Without pain treatment, it’s almost impossible for pain patients to publicly assemble in public to request redress of grievances – so the monumental cruelty of current opiate policies can be met with sweet, sweet silence.

      Also. notice they never explain HOW depriving people like us of meds serves the drug war! A patient with chronic and severe pain is the last person in America who is going to lose track of even one pill – the risk of unending pain for the rest of one’s life is strong motivation to be exceedingly careful.

      Next Wednesday is the first day of action for the Blue Balloon campaign. I’m asking pain patients to release balloons – from home if you’re housebound, or anyone who can do so, from a public place. I wanted to create a way we could send a message from wherever we are. All the balloons rise into the same sky. Photos and videos of balloon releases can be posted online to make a record of our struggles accessible to the public.

      https://blueballooncampaig.wixsite.com/blue

    • @ Patrick…….I’ve become chronic pain following my back surgery..just so you know..I had ripped herniated l4 l5 leaking on sciatic nerve, so yes, Orthopeadic and/or neuro-surgeons will operate..there are certain level of spinal injuries that are being operated on…you may want to keep seeking additional “orthopaedic/neuro-surgeons” opinions.. Just in case one of those agrees to operate. Ask for Teradol -Katrolac its an anti-inflammatory/pain killer but not considered narcotic so you wont have any problem getting it from any doctor!!! Even dentist would prescribe it. although, it should not be taken on a regular basis, it is a wonderful super powerful remedy to relief some of your kinda of pain…try it…let me know…until then, do not bend forward, left heavy or sit too long, yessss keep walking and do have resting time! Hope you get somewhere cause I do know exactly how you feel Patrick! Please read my other posts…talk to you later..Sylvie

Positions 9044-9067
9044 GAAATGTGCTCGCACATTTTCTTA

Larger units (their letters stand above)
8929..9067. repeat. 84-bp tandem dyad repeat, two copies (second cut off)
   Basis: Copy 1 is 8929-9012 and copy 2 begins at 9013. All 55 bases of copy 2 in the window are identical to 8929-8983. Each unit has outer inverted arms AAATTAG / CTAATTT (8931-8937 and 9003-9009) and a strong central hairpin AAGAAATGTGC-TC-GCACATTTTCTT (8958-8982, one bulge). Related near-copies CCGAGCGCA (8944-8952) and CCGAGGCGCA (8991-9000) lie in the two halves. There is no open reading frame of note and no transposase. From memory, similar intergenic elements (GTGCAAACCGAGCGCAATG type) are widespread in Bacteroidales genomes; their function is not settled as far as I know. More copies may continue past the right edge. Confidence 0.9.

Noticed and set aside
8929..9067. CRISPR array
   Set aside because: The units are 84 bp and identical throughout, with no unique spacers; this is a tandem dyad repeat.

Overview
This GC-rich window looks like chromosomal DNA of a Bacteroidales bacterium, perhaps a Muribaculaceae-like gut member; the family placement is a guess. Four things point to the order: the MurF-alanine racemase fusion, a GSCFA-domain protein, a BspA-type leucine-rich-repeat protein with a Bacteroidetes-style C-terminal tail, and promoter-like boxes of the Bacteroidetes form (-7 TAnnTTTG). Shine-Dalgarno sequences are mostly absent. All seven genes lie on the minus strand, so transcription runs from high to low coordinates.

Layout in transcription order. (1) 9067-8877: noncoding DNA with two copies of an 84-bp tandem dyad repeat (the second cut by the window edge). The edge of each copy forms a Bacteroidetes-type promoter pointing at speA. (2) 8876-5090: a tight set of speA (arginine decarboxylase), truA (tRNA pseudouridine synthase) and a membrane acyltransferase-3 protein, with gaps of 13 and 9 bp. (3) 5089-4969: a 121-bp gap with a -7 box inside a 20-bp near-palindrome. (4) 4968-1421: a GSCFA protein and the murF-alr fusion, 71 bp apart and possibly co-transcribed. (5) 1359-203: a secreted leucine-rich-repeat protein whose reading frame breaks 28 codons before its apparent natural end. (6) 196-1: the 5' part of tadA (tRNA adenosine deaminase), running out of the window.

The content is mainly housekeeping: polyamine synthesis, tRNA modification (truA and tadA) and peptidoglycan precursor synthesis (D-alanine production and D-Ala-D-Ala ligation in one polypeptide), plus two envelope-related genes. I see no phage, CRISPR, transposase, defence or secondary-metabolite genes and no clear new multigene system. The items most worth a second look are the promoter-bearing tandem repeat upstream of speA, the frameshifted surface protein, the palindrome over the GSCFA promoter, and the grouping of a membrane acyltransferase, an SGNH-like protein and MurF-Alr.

• Why are they only targeting Chronic Pain Patients, why dont they take anti-depressants from people that are depressed? Why not address the issue where it is coming from…drug addicts. Yes some people abuse medication, but without a substitute for current pain medications to take medications from people that have not had issues is imoral, and the next issue will be a rise in suicide…What will they do then take windows out of houses and sharp objects away from people in pain…The government needs to govern and stay out of medicine. They are all a bunch of idiots both the democrats and the republicans and if any of them were in chronic pain I am sure they would find a way to get their medicine….